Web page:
'In heaven my mission will be to draw souls, helping them to go out of themselves to cling to God by a wholly simple and loving movement and to keep them in that great interior silence which enables God to transform them into Himself’
(Elizabeth of the Trinity)
Today marks 142 years since the birth of Elizabeth Catez in Avord, France. Throughout her short life there were many episodes of sadness and upheaval and yet her focus on 'the fruits' of Carmelite life became the source of great insight and intrigue in the course of her lifetime and beyond.
When we reflect on the young nun within the walls of the Discalced Carmelite Monastery in Dijon, on her writings, her spirituality and commitment to the Order, we are presented with a woman who has undergone a series of personal and emotional ordeals and trials, 'awakenings' perhaps, and one who in the course of a lifetime gleaned a sense of deep trust and direction from her various encounters and experiences and from her resolution in faith and her simple prayerful routine.
'Movement' is a feature of Elizabeth’s writings. And it is worthwhile exploring in a little more detail what she might be referring to when she writes in such a way.
We are constantly in a position of flux, adjusting to family and to social circumstances, learning new facts, storing figures and relevant information, keeping abreast of the demands at work, pursuing our own interests whilst seeking to account for any 'change in the air' along the way. Our bodies naturally can tire, our minds can hurt, our souls can come to long for a genuine break, for some rest or refreshment amidst it all. In Carmelite terms it is there and then that we seek out the 'living water' to help our interior life grow healthy, despite the constant motion and patterns of change that seemingly lock us in.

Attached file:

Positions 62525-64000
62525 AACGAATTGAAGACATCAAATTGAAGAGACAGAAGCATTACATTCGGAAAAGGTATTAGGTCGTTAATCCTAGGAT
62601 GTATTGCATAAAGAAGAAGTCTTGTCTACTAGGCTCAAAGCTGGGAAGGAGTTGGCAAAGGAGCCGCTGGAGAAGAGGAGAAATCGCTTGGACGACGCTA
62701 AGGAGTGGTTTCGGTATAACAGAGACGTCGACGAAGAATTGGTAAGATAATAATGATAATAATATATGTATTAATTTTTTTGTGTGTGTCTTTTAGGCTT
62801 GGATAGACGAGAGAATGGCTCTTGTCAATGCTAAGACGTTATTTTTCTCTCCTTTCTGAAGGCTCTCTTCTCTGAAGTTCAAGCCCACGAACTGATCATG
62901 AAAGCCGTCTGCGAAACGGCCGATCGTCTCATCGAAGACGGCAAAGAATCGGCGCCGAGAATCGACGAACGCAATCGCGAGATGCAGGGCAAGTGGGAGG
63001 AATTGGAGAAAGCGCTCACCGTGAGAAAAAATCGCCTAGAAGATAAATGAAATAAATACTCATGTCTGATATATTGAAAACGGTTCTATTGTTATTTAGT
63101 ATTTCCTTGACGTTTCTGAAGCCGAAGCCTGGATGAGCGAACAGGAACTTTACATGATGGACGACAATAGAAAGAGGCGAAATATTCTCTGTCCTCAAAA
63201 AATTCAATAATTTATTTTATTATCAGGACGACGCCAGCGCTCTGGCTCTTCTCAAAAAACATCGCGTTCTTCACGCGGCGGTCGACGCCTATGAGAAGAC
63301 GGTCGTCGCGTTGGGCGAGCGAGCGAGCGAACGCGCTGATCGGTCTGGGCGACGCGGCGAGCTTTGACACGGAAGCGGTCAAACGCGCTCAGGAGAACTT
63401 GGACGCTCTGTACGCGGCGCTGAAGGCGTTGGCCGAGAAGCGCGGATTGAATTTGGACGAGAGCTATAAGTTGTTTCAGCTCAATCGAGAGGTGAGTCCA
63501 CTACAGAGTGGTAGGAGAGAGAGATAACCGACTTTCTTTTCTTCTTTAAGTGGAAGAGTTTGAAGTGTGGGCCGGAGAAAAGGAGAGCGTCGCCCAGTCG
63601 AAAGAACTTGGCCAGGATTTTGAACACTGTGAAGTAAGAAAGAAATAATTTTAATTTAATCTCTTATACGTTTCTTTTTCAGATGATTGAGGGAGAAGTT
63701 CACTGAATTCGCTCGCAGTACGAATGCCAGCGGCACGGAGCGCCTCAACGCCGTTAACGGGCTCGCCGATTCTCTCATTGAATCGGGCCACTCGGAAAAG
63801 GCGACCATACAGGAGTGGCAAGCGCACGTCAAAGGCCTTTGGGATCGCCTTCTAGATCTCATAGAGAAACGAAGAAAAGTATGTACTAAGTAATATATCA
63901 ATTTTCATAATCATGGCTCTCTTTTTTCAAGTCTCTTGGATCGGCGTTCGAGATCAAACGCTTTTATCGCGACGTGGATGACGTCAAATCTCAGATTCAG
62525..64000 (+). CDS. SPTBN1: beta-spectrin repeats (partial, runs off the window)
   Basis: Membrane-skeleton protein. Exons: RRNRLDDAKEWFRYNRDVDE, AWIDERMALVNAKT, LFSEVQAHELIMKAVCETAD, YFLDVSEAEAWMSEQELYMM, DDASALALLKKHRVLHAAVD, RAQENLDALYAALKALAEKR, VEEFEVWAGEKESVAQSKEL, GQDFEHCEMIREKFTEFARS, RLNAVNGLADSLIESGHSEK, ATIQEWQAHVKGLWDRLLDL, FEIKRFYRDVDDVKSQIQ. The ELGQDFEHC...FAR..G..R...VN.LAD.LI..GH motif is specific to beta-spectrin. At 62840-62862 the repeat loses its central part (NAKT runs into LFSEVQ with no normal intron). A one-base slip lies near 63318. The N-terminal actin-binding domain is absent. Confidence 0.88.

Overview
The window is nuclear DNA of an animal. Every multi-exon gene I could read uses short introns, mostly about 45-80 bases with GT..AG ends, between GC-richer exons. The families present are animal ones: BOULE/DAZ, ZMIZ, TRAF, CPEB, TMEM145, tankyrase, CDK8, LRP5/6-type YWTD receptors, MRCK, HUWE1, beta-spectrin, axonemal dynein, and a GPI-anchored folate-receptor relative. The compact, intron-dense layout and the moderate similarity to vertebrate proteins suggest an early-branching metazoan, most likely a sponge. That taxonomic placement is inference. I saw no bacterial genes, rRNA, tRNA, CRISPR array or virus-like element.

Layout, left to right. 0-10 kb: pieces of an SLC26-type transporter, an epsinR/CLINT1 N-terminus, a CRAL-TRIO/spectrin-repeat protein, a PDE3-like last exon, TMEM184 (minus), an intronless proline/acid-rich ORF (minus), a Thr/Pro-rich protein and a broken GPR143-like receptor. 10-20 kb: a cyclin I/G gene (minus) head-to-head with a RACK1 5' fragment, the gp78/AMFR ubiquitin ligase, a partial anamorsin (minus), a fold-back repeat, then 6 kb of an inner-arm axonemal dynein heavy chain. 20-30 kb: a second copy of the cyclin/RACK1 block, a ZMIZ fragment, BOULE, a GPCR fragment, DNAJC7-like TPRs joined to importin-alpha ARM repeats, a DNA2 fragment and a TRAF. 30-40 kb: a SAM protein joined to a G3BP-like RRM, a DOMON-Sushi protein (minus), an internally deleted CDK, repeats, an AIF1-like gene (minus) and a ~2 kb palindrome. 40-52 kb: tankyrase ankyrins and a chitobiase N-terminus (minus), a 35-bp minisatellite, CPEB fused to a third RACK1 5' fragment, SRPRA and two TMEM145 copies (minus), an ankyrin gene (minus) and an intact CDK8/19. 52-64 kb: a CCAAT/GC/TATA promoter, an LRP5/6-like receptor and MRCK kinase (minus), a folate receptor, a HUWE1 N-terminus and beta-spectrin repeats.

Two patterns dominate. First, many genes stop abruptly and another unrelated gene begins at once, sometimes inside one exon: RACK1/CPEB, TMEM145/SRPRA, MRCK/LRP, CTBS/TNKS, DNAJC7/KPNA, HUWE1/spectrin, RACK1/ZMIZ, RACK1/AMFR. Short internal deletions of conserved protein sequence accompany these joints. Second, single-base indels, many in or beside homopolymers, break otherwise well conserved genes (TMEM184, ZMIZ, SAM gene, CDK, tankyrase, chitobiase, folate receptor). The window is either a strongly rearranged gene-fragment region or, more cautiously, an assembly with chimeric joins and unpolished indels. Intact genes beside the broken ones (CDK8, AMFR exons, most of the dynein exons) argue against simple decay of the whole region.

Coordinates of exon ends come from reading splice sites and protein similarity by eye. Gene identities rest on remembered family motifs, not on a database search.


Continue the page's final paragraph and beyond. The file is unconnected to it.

For Elizabeth, such turbulence and movement contrasts sharply with God’s unchanging and steadfast nature. And much of this flux and fluctuation we experience, she suggests, is in fact born from restlessness and attachment rather than of simplicity, love and understanding. ‘Trinity whom I adore/Help me to forget myself entirely/That I may abide in You', writes Elisabeth. It is in our silence, our humility and forgetfulness, that we are being informed by the Presence of God, and yet paradoxically in that very stillness we are drawn gradually, through such simple devotion, into a closeness to God. A listening heart before all else leads the way of travel.
This is the 'movement' that Elisabeth wants to encourage within all of our lives. The 'movement' that allows a real transformation to become possible , a holistic and radical shift in how we see ourselves, from old 'form' to new 'form', so that our daily life (...our very existence!) is a prayer or petition in itself, sharpened by the consistency of word, of understanding and of behaviour. The soul moves purposefully, embodying the human dimension, emanating a love of God.
Open to transformation, to sensing and to allowing good, restorative and eternal qualities to rise within us, means that we too become aware of this idea of ‘soul movement’ , a powerful journey of discovery, never alone, grasping the mission of Elisabeth and its reality for us as we travel through life valuing simplicity, living with mystery and in a spirit of lasting hope and true peace.
'...nothing is commonplace, we do not live in these things, we go beyond them'